Rebuilding Place in the Urban Space

"A community’s physical form, rather than its land uses, is its most intrinsic and enduring characteristic." [Katz, EPA] This blog focuses on place and placemaking and all that makes it work--historic preservation, urban design, transportation, asset-based community development, arts & cultural development, commercial district revitalization, tourism & destination development, and quality of life advocacy--along with doses of civic engagement and good governance watchdogging.

Saturday, June 01, 2013

Salt Lake City is not what you think it might be

Left: Salt Lake City-County Building.  This weekend is the Gay Pride Festival, and a "Gay Pride" flag hangs proudly in front of City Hall.

I used to say that DC is unique in that the entire world defines the city in terms of its role as the National Capital of the United States, so culturally everything must be about the Federal Government, the National Story and Mythology, etc.

That doesn't leave a lot of space and room for local Washington to be and to show and to do in a complementary and also independent fashion.

But Salt Lake City, the global capital of the Mormon Church, has the same problem.  If you haven't been there, you figure everything about the city must be tied into the Morman Church, which is conservative and also wealthy and very powerful.

As I discovered the first time I came here in March 2012, Salt Lake City is not just the Mormon Church.  It's a kind of capital of the Intermountain Region of the U.S., so people who want to leave their smaller cities like Boise or Billings and other places decamp to SLC.

With universities and an incredible outdoor experience, many others are drawn to the city as well.

The Mormon complex--Temple Square--is a key foundation of the City and a major component of the city's success.

For example, the only reason that the City Creek complex was built at the cost of a couple billion dollars was because of the financing of the Mormon Church, but in turn they invested in that location because it is across from Temple Square and they didn't want that part of Downtown to decline in the face of new investment elsewhere in the city and region.

But as the flying of the Gay Pride flag IN FRONT OF CITY HALL shows, cities have the power to redefine themselves, no matter what the rest of the world says or believes.

The flag is a really big deal.  In terms of what it says about a community, it's one of the most powerful statements I've ever seen by a local government.

The only other thing I can think of that is similarly powerful is the public art program of Tri-Met, the transit authority in Portland, Oregon.  When they built the Yellow Line light rail, they committed to including public art at each station that was relevant to the area and it's history.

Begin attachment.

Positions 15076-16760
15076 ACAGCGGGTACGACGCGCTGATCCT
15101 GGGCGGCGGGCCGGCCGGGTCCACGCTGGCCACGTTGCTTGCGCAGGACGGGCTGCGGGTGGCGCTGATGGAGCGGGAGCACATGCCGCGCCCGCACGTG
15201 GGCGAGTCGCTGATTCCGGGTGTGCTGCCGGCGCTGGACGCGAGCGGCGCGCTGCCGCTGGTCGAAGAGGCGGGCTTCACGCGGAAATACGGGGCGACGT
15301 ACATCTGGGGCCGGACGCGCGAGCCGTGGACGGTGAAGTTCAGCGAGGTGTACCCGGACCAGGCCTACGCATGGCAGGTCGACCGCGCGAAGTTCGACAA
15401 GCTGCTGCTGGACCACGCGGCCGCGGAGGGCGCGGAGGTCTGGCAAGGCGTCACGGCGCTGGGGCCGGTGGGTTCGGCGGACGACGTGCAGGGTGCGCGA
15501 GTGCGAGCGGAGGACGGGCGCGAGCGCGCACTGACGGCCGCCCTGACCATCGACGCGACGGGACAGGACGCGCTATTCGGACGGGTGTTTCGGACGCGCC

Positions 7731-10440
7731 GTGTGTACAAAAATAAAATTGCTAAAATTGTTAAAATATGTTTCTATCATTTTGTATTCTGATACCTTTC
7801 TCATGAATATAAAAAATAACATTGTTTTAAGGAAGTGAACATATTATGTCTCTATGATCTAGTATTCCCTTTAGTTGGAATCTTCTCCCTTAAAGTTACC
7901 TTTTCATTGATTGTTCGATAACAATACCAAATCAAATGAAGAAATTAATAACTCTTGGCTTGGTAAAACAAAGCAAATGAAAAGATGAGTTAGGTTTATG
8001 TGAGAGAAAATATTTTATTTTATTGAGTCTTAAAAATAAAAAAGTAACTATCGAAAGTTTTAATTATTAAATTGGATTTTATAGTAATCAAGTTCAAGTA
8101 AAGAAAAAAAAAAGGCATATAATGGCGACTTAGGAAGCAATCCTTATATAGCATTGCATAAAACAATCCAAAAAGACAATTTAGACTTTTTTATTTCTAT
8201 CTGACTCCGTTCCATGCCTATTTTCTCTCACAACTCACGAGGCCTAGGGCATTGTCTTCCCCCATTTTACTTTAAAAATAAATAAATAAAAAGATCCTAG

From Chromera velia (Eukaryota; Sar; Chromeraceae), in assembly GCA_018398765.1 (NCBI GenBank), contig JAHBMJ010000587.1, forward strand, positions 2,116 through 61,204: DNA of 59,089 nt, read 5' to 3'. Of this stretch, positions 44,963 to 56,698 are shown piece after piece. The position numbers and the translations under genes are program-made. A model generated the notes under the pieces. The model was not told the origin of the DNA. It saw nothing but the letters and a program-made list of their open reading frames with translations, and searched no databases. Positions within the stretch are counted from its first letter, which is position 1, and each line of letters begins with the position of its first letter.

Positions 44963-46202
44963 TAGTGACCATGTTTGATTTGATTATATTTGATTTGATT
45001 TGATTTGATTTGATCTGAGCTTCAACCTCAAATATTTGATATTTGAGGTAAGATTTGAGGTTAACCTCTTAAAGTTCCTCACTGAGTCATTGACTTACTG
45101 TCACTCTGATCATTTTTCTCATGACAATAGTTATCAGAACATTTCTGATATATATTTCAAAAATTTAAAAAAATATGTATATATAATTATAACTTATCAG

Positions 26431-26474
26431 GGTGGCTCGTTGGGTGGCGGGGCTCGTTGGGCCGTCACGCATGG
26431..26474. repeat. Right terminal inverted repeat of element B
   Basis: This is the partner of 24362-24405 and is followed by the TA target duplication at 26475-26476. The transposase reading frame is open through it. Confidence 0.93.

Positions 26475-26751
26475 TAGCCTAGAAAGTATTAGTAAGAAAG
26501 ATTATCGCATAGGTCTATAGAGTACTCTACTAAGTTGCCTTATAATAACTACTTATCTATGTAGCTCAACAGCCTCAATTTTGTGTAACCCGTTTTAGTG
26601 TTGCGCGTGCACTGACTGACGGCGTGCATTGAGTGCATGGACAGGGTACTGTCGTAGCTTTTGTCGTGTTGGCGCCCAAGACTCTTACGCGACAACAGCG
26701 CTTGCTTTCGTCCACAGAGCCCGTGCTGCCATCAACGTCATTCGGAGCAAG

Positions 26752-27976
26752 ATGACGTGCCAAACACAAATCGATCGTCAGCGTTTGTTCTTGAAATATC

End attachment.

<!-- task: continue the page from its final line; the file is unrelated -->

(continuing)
The reason that is so powerful is because that area has some incredibly troubling history.  One area experienced a flood that killed many and displaced thousands of African-Americans who had come to the area to work in a steel plant during wartime.  They incorporated molds of found objects and this story into the art at the station serving that location.

Similarly, the Exposition Station serves the Expo Center, but that site was an internment camp sorting center for Japanese-American internment during World War Two.  The public art calls attention to that history.  In the piers for the gates, virulently racist headlines from the local newspapers of the time are reprinted as part of the reproduction of their front pages.

Expo Gates, Valerie Otani, Expo Center, Portland, OregonValerie Otani addresses the theme of Japanese relocation during World War II at the site of the 1942 Portland Assembly Center. Traditional Japanese timber gates strung with metal "internee ID tags" mark station entrances. Vintage news articles are etched in steel and wrapped around the gate legs. (The artist spoke to us on our tour. And the headlines of the newspapers included in the work were vicious and racist. )

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At 5:56 PM, Blogger kob said...

Interesting about the flag. Good for them.

Was in Salt Lake recently for a conference at the convention center. Nice area. Well thought out.

At 10:47 AM, Anonymous Anonymous said...

I'll say one thing in defense of the LDS- they are very clean and you can just about perform surgery in the men's bathrooms on the interstate highways in Utah they are so clean. This is a very admirable trait and one that the rest of the USA should emulate. The LDS also have some quite beautifully designed buildings and they have NOT succumbed to the trash modernism so many other faiths have perpetrated all over the USA. They build things to last- the old fashioned way. They are presently putting up a Temple on 7th street s.e where and abandoned Drug Fair/Safeway used to be. It should be a welcome addition to the neighborhood.

At 3:16 PM, Blogger Richard Layman said...

Interesting, something that is not disclosed about City Creek in the discussion at the real estate conferences is what I mentioned, about their worry about the core of downtown declining by Temple Square, vis a vis other parts of the city led to their investment in it.

The people where I crashed on Saturday night, they made the point that the construction of City Creek during what was otherwise a very serious economic downturn buoyed SLC's economy when in other cities it was much much worse at the same time.

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